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Thai Curry: Easier than you may have read
by Matthew Amster-Burton

May 6, 2001

A year ago I told you the story of the morning I spent under the watchful eye of Curry Master San at the Oriental Hotel cooking school in Bangkok. That article was faithful to Chef Sarnsern Gajaseni's method and demeanor, but at the time I took the class I'd never made a successful Thai curry at home. So while I couldn't argue with Chef San's results, neither was I able to sort out the brilliance from the bravado. As a result, I can't imagine anyone reading my report and saying, "Great! Tonight I'll spend half an hour pounding lime peel in my granite mortar!" And when I told a friend I was working on this article, she said, "Is that something you can make at home?"

In fact, I do have a granite mortar and pestle from Thailand and I have spent half an hour (while watching Jeopardy!) pounding curry paste ingredients in it. It was fun, and I felt like a caveman. (Pound, pound. "Who is Jean Auel?") But the curry I made from that paste wasn't as good as what I usually make with imported commercial paste. The idea of homemade curry paste still appeals to me, but anyone who didn't grow up making it or who lives outside Southeast Asia faces a couple of disadvantages:

There is no denying that homemade curry paste, made by a talented Thai cook from fresh, local ingredients, is much better than anything that comes out of a plastic tub. Indeed, Chef San's shrimp and pineapple curry was the best Thai curry I've had. The ideal would be to buy your curry paste from such a master pounder, and I daydream about coming upon such a source somewhere in a dark corner of the Pike Place Market. But since we came back from Bangkok, I've been making Thai curry regularly with commercial paste, and my homemade curries are better than any I've had in an American Thai restaurant (nearly all of which use the same curry paste you can buy at QFC). And while you'll need some exotic ingredients, all of them are readily available on the net and keep indefinitely. That means you can make a Thai curry on the spur of the moment.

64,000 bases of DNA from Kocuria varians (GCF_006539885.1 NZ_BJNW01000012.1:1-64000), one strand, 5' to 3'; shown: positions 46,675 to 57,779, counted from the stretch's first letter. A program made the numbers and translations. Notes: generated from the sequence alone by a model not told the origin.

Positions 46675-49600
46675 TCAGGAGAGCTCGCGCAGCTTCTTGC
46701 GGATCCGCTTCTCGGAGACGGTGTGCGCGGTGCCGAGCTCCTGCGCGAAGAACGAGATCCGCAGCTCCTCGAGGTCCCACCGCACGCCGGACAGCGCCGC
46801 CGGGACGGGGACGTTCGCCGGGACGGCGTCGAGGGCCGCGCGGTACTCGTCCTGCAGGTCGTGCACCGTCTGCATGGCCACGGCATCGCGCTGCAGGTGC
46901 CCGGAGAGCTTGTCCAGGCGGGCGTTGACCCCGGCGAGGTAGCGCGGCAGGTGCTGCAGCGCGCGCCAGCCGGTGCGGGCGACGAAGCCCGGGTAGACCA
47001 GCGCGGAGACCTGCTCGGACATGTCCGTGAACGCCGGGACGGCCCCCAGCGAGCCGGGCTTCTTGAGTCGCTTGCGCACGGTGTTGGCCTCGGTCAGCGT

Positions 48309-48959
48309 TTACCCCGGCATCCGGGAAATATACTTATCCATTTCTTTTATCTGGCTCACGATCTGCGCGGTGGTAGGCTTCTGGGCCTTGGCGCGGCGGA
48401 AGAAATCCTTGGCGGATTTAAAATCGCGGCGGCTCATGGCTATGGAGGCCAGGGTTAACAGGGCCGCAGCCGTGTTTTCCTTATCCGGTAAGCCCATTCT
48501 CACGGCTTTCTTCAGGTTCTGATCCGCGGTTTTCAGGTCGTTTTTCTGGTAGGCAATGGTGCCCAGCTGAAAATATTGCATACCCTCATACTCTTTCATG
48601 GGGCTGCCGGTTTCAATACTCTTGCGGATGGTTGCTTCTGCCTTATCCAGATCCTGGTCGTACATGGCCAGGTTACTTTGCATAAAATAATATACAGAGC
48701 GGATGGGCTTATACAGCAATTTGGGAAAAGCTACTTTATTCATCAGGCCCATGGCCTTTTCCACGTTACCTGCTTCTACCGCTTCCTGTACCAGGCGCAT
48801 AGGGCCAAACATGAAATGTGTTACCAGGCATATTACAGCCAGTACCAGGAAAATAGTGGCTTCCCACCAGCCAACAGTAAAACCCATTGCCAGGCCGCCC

These are the special ingredients you'll need.

Curry paste. This is basically all of the non-liquid things that make Thai food great, smashed into a paste. A typical paste will contain lots of chiles, garlic, shallots, lemongrass, galangal (Thai ginger), shrimp paste, black pepper, and sea salt. It's worth buying commercial paste just to avoid having shrimp paste in your house; I put a small container in the bottom of my fridge and discovered later that I could smell it outside the refrigerator. The paste I recommend is Mae Ploy, partly because it's delicious and also partly because of its ingenious packaging. It's sealed inside a cellophane packet which is then stuffed into a plastic tub. When you open it, you squeeze the contents of the packet out into the tub and you don't have to worry about finding a separate Tupperware container for your leftover paste. On the other hand, Maesri brand comes in a single-use can.

There are many types of curry paste, but I urge you to start by concentrating on red and green, which marry with the widest range of flavors. Red curry paste is made with dried red chiles, while green chile paste is made with fresh green chiles and also tends to contain more dried spices than red paste. If forced to choose my favorite, I'd pick red, which has a slightly sharper flavor from the dried chiles, but the clean vegetal flavor of the green is also hard to argue with.